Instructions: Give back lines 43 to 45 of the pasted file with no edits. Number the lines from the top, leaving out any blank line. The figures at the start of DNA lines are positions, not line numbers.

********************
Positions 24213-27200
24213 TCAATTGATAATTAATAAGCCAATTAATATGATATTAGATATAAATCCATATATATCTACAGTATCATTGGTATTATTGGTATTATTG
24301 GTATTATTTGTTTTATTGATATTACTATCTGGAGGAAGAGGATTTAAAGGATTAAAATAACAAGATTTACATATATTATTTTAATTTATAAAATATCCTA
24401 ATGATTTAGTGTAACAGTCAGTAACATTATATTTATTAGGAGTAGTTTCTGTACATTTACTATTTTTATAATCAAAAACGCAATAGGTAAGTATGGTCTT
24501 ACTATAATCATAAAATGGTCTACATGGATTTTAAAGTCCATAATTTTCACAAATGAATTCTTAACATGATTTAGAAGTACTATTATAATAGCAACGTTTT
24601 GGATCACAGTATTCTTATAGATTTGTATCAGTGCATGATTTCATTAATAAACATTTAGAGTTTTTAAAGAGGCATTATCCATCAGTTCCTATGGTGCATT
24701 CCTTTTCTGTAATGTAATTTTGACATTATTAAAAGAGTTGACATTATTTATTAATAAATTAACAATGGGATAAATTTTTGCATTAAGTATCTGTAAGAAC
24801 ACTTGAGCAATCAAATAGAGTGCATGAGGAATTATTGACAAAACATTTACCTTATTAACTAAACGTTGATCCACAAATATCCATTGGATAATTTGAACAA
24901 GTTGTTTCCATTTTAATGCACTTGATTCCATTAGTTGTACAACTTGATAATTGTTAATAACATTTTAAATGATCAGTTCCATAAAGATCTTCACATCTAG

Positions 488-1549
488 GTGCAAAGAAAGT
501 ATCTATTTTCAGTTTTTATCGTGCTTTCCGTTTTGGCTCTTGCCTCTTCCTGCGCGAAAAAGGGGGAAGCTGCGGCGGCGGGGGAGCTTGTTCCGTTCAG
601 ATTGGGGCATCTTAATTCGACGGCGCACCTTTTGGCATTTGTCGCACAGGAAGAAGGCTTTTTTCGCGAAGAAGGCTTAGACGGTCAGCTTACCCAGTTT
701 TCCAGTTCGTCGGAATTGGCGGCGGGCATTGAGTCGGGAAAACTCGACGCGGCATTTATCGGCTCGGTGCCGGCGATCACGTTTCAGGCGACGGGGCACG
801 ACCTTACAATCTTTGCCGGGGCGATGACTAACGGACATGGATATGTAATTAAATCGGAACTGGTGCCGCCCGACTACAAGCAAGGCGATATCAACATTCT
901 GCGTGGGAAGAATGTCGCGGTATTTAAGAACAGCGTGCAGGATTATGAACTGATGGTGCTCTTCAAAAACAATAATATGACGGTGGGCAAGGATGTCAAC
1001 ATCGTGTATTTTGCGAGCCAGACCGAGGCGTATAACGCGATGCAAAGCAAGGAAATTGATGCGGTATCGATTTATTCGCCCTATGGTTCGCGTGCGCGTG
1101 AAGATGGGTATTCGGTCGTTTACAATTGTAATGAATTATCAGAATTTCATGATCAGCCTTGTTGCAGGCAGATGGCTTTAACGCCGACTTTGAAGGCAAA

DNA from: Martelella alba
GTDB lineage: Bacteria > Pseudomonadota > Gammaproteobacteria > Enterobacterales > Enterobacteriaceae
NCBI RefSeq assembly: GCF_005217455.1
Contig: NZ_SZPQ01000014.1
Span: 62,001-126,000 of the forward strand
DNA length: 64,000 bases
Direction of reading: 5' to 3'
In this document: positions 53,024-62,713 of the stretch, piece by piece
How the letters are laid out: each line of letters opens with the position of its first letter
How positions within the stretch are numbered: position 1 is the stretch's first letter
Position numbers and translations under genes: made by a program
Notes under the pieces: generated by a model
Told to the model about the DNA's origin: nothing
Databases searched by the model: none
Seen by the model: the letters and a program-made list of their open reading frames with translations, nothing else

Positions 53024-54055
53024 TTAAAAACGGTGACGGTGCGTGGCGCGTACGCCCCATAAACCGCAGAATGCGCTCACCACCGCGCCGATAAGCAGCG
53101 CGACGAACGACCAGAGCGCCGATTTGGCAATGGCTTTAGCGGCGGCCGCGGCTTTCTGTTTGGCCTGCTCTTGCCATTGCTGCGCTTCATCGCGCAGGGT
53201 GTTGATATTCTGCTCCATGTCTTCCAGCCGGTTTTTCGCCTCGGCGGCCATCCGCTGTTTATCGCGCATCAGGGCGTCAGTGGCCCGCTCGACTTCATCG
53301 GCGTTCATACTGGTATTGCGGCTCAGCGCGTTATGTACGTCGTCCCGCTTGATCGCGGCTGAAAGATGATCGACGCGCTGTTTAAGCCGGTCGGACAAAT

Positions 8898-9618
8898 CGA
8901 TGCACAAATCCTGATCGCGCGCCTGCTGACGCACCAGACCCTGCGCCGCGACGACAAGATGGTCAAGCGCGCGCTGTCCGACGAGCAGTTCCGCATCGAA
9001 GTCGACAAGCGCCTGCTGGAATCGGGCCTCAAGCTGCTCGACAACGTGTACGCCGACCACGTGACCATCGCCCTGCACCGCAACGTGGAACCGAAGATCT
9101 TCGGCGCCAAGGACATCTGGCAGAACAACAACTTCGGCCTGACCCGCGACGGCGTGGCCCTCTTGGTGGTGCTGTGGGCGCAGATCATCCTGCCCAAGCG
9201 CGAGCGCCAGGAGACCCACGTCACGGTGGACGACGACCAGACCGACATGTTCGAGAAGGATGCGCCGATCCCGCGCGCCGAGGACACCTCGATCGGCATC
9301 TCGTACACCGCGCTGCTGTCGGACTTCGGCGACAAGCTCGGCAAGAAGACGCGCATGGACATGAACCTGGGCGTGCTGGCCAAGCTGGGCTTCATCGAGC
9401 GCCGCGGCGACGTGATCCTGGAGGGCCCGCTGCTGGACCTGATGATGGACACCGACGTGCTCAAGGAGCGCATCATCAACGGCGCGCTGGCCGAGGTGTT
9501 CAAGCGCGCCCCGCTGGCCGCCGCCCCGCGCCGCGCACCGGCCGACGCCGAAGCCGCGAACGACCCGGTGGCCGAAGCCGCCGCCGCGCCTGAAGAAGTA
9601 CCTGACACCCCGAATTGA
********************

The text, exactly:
9101 TCGGCGCCAAGGACATCTGGCAGAACAACAACTTCGGCCTGACCCGCGACGGCGTGGCCCTCTTGGTGGTGCTGTGGGCGCAGATCATCCTGCCCAAGCG
9201 CGAGCGCCAGGAGACCCACGTCACGGTGGACGACGACCAGACCGACATGTTCGAGAAGGATGCGCCGATCCCGCGCGCCGAGGACACCTCGATCGGCATC
9301 TCGTACACCGCGCTGCTGTCGGACTTCGGCGACAAGCTCGGCAAGAAGACGCGCATGGACATGAACCTGGGCGTGCTGGCCAAGCTGGGCTTCATCGAGC